Waking of a Dream

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Eveline, the main character in the short story, “Eveline,” by James Joyce is ambivalent about her upcoming departure from her home. Eveline has met a sailor named Frank who offers to help her escape the hardships of her life. While she is supposed to be getting ready to start a new life, she stalls. Eveline drags her feet because she will always be tied to her past. Eveline never wanted to leave with Frank, he was simply a fantasy to distract her from her impoverished and oppressive life.
Eveline is not excited about leaving, but rather resigned to it. Joyce writes, “Everything changes. Now she was going to go away like the others, leave her home.”(1) When Joyce says that “everything changes” he is referring to the changes that Eveline had experienced since her childhood. Her brothers and sisters were all grown up, and her mother and other loved ones had passed away. Her older siblings had left home, and her mother had left also. Their reasons for leaving though, death and aging, are two uncontrollable parts of life. The author then says Eveline, “was going to go away like the others.” The others had left home not because they wanted to, they had no choice. This line implies that to Eveline, leaving with Frank was like dying or growing up. It was something she couldn’t control. The author then writes, “She had consented to go away, to leaver her home. Was that Wise?” When the author uses the phrase, “Eveline had consented” to go away and it shows that it was more of an agreement, not something Eveline truly wanted. She also questions whether or not it is a good decision. These lines reveal her lack of confidence in her choice. She never wanted to actually leave with Frank.
Frank represented a diversion from her daily struggles. Although she is only 19, Eveline is incredibly exhausted and stressed out. Eveline did not live an easy life. “Besides, the invariable squabble for money on Saturday nights had begun to weary her unspeakably. She always gave her entire wages…”(2) The phrase “invariable squabble” explains the never ending battle and the tense relationship her family and she had over money. Money was a constant worry and she had to turn her pay checks over to her father. When Frank came into her life, he was a break from her daily struggles. “He was standing at the gate, his peaked cap pushed back on his head and his hair tumbled forward over a face of bronze...” (2) Frank is described as this fashionable, gorgeous, rich man. He was a man Eveline only dreamed about. “He took her to see the Bohemian Girl and she felt elated as she sat in an unaccustomed part of the theatre with him.”(2) Eveline was attracted by his good looks and the whole different world he lived in. The fact that she, Eveline, a working class woman was going to the movies, and sitting in expensive seats, was such a change for her. She felt proud, excited, and important to be part of this new, prosperous world. This quick transition into the different world, one that she had only fantasized about previously, offered a sweet escape from the drudgery of her daily existence. She never planned on making this permanent. She liked that her arrangement with Frank allowed her to visit a dream world, yet she would always return to her own home.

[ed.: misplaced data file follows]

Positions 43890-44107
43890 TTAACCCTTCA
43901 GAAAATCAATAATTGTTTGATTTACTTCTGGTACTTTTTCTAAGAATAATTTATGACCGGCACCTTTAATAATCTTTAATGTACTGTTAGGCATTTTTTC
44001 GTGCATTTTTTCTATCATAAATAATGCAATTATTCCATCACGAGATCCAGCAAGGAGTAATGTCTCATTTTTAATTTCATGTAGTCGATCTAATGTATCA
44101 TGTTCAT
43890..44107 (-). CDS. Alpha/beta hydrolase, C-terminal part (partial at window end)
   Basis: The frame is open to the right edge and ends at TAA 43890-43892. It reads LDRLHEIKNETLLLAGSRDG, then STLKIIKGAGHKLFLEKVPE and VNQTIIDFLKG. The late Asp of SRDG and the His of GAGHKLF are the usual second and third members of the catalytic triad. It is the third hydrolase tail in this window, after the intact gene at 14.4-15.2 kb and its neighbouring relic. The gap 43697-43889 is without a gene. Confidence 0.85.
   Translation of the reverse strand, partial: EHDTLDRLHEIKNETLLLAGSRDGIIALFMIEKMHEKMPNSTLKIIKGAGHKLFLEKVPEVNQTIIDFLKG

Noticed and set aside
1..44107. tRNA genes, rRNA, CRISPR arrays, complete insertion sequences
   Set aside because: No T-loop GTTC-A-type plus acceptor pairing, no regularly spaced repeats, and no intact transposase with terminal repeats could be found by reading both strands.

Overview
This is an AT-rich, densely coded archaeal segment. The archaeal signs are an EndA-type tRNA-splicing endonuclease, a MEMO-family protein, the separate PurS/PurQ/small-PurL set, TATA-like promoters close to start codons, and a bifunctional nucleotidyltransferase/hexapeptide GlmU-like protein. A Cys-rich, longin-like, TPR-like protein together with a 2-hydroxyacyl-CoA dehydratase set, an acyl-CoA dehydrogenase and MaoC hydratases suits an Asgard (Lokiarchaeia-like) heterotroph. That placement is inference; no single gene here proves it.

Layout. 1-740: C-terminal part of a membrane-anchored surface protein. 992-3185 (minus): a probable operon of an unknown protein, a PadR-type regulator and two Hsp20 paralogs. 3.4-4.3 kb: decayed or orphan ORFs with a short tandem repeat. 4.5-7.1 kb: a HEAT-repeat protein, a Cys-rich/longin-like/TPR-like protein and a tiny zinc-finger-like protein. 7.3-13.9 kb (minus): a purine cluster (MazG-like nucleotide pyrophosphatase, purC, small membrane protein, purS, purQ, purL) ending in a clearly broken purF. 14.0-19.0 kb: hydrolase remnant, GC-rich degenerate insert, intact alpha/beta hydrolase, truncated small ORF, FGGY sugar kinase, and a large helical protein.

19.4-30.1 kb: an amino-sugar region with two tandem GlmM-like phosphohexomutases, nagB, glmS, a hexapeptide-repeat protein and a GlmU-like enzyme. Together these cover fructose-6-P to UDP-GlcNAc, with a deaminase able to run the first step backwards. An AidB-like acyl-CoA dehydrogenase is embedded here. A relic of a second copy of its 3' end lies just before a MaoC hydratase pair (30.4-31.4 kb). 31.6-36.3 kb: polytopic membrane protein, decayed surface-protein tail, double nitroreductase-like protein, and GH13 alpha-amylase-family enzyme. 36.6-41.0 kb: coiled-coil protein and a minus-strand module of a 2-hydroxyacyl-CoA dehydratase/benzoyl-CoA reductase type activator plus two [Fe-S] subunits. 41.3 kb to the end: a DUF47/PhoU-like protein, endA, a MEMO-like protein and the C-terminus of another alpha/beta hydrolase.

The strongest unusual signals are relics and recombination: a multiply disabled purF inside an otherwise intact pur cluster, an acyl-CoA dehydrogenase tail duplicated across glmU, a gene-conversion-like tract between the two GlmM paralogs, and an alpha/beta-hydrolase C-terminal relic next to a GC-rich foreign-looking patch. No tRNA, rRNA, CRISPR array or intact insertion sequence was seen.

Eveline never strongly considered what her new life with Frank would be like. Her fragile state of mind is reflected when the author writes, “She stood up in a sudden impulse of terror. Escape! She must escape! Frank would save her.”(3) Eveline stands up in a “sudden impulse.” The word impulse reveals that the idea of Frank being her savior isn’t well thought out. It’s an urge that she acts upon without thinking. Right before she is going to step on the boat and leave her whole world behind, the author writes, “All the seas of her world tumbled about her heart. He was drawing her into them: he would drown her.”(3) When the author says the “seas tumbled about her heart,” Eveline gets this blast of reality. She was about to leave her life behind and her heart is what tells her this isn’t what she wanted. Even though her current existence was bleak and difficult, she realizes that a life with Frank would suffocate her. The author says, “He was drawing her into them: he would drown her.” His world was a life she wasn’t ready for. It was a life she couldn’t survive in.
From the beginning, Eveline’s attitude toward leaving was passive. When Eveline first met Frank she was blinded by all he had to offer. Her situation at home was difficult, and the new, spectacular world she moved in and out of made her feel important. However, the thought of a permanent life with Frank was only a fantasy that she was not willing to act upon. When she woke up from this dream she had no regrets. Eveline holds on to her past as Frank takes one final look at her. Joyce writes, “Her eyes gave him no sign of love or farewell or recognition.”(3)





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